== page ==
In the latest Story Works Group newsletter Glenda Bonin explains how she responds to the question, “what do you do?”
Looks of interest, amusement or skepticism are three responses I often get when I tell people I am a professional storyteller. Since my work does not seem to fall into a familiar job category, I am usually asked to explain what I do as a storyteller, what sort of stories I tell, who hires me and if it is actually possible to make a living telling stories.
Although I have been somewhat involved with performance of one kind or another for most of my life, I didn’t think of storytelling as a possible profession until 1996 after I had been downsized from a position in marketing for a non-profit organization. It was then when I took personal inventory, revisited old skills and discovered the joy that only comes from doing what I love to do. Whether I tell to audiences of children, tweens, teens, adults or seniors, if I do my job right I am able to make a connection through the art of story that might otherwise be impossible.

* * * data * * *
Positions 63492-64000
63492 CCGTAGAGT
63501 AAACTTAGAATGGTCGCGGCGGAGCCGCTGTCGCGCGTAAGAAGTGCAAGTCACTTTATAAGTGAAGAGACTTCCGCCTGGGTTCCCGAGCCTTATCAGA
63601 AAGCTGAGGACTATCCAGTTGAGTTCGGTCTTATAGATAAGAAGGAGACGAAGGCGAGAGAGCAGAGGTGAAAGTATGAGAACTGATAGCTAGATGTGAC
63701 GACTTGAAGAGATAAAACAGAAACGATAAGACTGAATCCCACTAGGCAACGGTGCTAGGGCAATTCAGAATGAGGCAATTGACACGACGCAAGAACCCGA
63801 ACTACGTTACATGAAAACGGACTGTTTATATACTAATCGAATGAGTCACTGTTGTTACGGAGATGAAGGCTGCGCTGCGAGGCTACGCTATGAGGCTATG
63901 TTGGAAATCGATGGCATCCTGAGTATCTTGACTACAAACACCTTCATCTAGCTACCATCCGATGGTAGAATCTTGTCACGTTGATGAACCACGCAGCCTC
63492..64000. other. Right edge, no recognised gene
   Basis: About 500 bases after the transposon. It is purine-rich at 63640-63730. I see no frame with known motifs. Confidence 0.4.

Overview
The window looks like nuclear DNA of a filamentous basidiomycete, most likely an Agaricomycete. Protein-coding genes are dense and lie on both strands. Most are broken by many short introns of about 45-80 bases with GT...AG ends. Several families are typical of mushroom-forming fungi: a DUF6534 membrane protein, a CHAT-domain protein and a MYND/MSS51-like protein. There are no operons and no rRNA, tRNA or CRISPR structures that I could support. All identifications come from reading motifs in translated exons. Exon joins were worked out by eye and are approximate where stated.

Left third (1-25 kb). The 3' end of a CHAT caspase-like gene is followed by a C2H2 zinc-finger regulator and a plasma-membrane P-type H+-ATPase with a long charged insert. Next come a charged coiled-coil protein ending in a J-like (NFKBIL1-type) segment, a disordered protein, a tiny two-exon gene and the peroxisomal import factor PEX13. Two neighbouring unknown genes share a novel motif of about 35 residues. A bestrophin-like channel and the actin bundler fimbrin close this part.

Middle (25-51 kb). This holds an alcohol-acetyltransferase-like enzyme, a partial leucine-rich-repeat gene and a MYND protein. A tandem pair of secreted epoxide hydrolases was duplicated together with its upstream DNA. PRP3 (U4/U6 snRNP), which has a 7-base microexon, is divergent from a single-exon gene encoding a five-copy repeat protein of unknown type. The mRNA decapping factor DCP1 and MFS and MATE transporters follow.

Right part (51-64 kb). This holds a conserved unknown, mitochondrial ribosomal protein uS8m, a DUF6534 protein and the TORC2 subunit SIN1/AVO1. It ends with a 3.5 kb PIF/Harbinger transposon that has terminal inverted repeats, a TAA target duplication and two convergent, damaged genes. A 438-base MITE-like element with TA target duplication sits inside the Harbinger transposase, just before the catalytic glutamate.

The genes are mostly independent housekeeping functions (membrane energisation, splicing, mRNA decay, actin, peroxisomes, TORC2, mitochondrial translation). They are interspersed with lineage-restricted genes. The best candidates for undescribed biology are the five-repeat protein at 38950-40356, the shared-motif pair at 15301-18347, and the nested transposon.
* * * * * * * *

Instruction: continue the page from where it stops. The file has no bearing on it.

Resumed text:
Every storyteller brings something unique to their work, making it possible to enrich the experience in a special way. Some people sing beautifully or play a musical instrument; others are poets, visual artists or dancers. Years ago I used puppetry and magic when I learned how to be a clown, so it is easy for me to call on these skills when I tell stories.
When I work in schools, I make certain my workshops and classroom exercises address specific educational learning standards and complement state common core standards. It is essential for storytellers working in schools to be well informed about what is expected, and be ready to provide connections in performances and workshops to as many educational goals as possible.
The popular thirty-second elevator speech that job seekers are told to perfect seldom covers all the questions I get about my work. This might be because many people inaccurately equate storytelling with pre-school story time where a book is read to a group of tiny tots. The fact is that storytelling is an age-old person-to-person form of communication allowing a storyteller to share stories with people of all ages and from every walk of life. Stories are told by different storytellers in almost every setting imaginable, and some storytellers specialize in order to meet the story interests of a specific niche: business/corporate, healing/therapeutic, educational, religious, cultural, historic, nature, environment/ecology. This is why it is so difficult to make one single statement to answer the question, “what does a storyteller do?”
You can contact Glenda at Glenda@storyartsgroup.com.